It is important for people from direct cultures (USA, Germany, Scandinavia, etc), where context is not as highly valued and brevity is crucial, to realize that messages might be misconstrued as rude and the information provided might be inadequate because of its lack of context. People from direct communications cultures should take care to patiently listen for the information needed. Furthermore, a tendency to have few gestures may make it more difficult for the message to be understood so be prepared for questions.
Meeting schedules are not highly structured in Taiwan. There may be an agenda, but it serves as a guideline for the discussion and may act as a springboard to other related business ideas. As relationships are valued, there may be some time in the meeting devoted to non-business discussions. Time is not considered more important than completing a meeting satisfactorily, therefore meetings will continue until the discussion is completed and may extend well past a scheduled end time.
As stated above, people in Taiwan are very indirect in their communication and are as concerned with the effect of their words on others as they are with the content of their communication. They take great care to avoid communicating anything directly that would hurt or offend a colleague as it would cause a loss of "face". They will gently push their ideas forward and wait for others to respond. If they disagree with an idea, they will simply remain silent.
Being a Manager in Taiwan
To ensure successful cross cultural management in Taiwan, it is essential to remember that communication is both formal and somewhat indirect at the same time. Since Taiwan is a homogeneous country, much can be expressed and understood without words. It is often difficult for westerners to appreciate the subtleties of certain situations and cross cultural miscommunication may occur.
Rank and status are extremely important in business. Communication is formal, especially when dealing with someone of higher rank. Treating them too informally, especially in front of their peers, may ruin a potential deal. Do not continue business discussions during meals or social events. Your senior Taiwanese colleague will generally want his subordinates to attend meals or socializing, and business is never discussed in front of subordinates.
The Taiwanese have many rules of etiquette that dictate how people must behave towards each other.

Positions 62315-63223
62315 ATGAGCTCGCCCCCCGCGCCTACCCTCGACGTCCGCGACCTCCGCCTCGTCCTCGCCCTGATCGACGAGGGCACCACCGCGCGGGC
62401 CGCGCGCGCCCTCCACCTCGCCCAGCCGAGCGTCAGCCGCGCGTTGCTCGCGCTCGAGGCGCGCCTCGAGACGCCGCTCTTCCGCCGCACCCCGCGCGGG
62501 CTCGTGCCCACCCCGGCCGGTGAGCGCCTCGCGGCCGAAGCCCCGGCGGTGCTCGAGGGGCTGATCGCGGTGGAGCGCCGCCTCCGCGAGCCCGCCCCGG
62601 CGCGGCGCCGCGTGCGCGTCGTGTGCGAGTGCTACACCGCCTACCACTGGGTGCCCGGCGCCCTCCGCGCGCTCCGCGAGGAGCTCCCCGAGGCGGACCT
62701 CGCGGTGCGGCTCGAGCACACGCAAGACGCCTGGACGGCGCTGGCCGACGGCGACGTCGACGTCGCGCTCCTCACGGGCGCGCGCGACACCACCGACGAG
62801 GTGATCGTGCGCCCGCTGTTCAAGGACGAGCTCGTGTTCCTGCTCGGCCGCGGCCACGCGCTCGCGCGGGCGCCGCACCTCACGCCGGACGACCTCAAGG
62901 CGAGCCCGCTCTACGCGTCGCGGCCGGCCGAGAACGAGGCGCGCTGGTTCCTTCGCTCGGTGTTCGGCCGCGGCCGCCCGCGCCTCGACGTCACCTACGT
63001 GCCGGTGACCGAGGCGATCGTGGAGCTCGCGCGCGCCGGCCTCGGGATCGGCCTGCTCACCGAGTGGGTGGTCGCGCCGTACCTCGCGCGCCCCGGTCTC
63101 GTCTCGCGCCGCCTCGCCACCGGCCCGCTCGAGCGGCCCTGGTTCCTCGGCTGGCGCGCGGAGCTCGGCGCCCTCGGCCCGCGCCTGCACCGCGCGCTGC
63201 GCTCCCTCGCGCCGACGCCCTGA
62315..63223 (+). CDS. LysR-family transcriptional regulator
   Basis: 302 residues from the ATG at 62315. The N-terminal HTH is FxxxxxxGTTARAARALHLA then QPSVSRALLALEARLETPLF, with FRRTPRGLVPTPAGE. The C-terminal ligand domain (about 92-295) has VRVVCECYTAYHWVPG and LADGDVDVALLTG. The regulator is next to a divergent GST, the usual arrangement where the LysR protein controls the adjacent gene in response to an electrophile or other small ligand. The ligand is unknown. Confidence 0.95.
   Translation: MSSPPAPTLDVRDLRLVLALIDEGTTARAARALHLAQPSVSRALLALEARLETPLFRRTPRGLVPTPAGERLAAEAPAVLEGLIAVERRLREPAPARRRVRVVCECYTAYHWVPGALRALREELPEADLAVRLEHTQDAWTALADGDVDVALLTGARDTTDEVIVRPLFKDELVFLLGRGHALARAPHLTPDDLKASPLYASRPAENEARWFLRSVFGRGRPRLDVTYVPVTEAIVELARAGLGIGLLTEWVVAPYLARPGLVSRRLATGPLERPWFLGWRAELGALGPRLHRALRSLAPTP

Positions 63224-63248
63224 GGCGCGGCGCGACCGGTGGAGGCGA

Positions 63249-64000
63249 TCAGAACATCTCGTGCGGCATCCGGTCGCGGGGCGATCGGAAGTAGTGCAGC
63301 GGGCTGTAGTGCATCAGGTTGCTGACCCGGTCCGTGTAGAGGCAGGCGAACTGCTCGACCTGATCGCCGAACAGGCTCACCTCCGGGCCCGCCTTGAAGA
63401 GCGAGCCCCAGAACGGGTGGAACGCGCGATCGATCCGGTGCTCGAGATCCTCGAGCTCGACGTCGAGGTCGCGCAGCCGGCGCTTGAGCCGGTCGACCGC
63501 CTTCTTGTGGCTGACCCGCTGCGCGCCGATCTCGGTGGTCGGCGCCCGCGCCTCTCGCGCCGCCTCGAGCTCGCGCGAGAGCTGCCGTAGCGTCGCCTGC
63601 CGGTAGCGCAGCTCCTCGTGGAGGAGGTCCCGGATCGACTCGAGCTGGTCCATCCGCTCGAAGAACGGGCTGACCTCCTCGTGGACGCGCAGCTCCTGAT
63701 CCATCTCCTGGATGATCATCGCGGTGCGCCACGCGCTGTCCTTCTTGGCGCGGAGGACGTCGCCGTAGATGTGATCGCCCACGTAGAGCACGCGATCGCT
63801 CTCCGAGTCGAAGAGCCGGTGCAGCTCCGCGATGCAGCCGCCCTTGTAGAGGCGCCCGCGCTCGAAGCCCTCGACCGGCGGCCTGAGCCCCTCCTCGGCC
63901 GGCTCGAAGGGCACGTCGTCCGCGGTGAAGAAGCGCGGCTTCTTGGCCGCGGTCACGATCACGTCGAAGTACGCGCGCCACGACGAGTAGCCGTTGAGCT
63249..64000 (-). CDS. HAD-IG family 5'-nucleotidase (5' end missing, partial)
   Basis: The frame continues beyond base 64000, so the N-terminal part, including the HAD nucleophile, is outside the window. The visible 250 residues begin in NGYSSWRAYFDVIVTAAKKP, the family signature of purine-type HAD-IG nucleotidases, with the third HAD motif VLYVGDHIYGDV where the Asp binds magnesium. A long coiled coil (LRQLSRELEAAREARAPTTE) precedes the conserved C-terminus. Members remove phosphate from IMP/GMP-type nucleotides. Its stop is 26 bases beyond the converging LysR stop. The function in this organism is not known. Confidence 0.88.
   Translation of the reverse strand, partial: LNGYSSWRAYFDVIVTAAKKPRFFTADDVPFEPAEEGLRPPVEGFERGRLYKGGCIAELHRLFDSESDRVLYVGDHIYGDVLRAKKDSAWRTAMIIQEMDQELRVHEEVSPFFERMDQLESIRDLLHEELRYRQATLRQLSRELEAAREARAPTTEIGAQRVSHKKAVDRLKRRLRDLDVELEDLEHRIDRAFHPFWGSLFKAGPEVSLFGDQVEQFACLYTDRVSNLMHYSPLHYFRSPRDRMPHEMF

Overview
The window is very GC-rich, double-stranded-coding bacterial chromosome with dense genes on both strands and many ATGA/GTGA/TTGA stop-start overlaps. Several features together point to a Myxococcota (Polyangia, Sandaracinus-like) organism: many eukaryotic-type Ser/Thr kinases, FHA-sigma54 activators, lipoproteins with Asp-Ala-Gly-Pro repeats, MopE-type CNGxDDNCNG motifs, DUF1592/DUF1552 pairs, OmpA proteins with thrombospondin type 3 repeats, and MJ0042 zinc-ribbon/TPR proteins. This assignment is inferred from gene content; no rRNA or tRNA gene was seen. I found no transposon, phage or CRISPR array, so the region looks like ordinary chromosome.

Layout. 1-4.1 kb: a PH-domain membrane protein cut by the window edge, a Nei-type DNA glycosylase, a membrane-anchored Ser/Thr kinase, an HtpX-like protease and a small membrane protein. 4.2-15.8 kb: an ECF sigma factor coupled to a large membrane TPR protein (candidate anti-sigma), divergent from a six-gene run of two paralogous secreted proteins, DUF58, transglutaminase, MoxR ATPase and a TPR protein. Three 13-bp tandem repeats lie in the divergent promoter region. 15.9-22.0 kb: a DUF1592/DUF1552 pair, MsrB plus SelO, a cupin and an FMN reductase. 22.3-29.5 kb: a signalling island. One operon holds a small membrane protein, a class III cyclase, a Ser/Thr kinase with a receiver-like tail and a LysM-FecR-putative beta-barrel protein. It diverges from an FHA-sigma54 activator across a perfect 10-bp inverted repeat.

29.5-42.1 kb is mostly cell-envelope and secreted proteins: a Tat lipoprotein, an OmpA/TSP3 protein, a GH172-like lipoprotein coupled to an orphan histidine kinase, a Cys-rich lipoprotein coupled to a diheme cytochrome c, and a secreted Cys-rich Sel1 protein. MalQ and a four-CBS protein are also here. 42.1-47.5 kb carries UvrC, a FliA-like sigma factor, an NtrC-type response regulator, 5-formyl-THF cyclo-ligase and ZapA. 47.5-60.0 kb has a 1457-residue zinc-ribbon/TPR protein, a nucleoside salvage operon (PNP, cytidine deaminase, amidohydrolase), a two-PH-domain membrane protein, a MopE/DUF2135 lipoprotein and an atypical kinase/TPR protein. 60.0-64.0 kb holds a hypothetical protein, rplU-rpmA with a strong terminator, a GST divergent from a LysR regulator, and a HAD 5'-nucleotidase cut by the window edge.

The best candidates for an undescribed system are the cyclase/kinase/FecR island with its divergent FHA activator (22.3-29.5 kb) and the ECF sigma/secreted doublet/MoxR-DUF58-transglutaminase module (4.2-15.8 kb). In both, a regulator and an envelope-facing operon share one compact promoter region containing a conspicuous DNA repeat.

The Role of a Manager
In Taiwan, as in other hierarchical societies, managers may take a somewhat paternalistic attitude to their employees.
Approach to Change
Taiwan’s intercultural adaptability and readiness for change is developing all the time. Taiwan is seen to have a medium tolerance for change and risk. It is important for innovations to have a track record or history noting the benefits if they are to be accepted and implemented.
The fear of exposure, and the potential of embarrassment that may accompany failure, brings about aversion to risk. Because of this attitude, intercultural sensitivity is going to be required, especially when conducting group meetings and discussing contributions made my participating individuals.
Approach to Time and Priorities
Taiwan is a fluid time culture, and, as is the case with many fluid time cultures, it is also very relationship-oriented. People in Taiwan will not want to upset others in order to push through a deadline.
While timescales and deadlines need to be set well in advance and reiterated carefully, it should be understood that these will be viewed as flexible.
Global and intercultural expansion means that some managers may have a greater appreciation of the need to enforce timescales and as such, agreed deadlines are more likely to be met.
To ensure successful cross cultural management, you will need to bear in mind the hierarchical business set up.
In general, the manager may function autocratically and dictate to his subordinates. Management is Confucian style, which means that subordinates are expected to provide unquestioning obedience in return for wise and paternalistic leadership.
Boss or Team Player
If you are working in Taiwan, it is important to remember that in Taiwan there is a significant deference to. This may be a particular challenge in a collaborative or team environment. More recently, this trait has been changing in the younger generations who have found employment in multinational companies and have embraced the idea of teamwork and participation.
When meeting together and moderating ideas, intercultural sensitivity is necessary. It is important to qualify ideas that are raised in a gentle manner, protecting the reputation of those bringing up ideas, so no one is shamed.
Communication and Negotiation Styles
Cross cultural management will be more effective if you understand that personal relationships are crucial to business. Taiwanese do business with people rather than companies. Designate the most senior person in your group as your spokesperson. Avoid putting your Taiwanese colleagues on the spot. Taiwanese are non-confrontational. They will not overtly say "no"; they will say "they will think about it" or "they will see". Try to phrase your questions so that they require more than a yes or no response. This will allow you to be certain you were understood. Always provide a way out so that your Taiwanese colleagues do not lose face. Avoid losing your temper or you will irreparably damage your relationship.. The Taiwanese often drag out negotiations to wear you down. If you mention that you have a deadline to conclude negotiations, they may slow down even more to gain the upper hand. Negotiations often continue after a contract has been signed. Deadlines are not strictly adhered to, although they are not typically missed by more than one week. If you are signing a contract, an astrologer may be called upon to determine the signing date. Never sign your name using red ink.
Taiwan related links and resources
* Currency - the currency of Taiwan is the Taiwan Dollar. Use the free currency converter to compare to dollars, GBP, etc.
* Weather - visit Yahoo!'s up to date Weather for Taiwan.
* Dialling Code - the international dialling code for Taiwan is +886.
* Time - Taiwan is +8 GMT.
* Hotels - for accomodation see Hotels in Taiwan.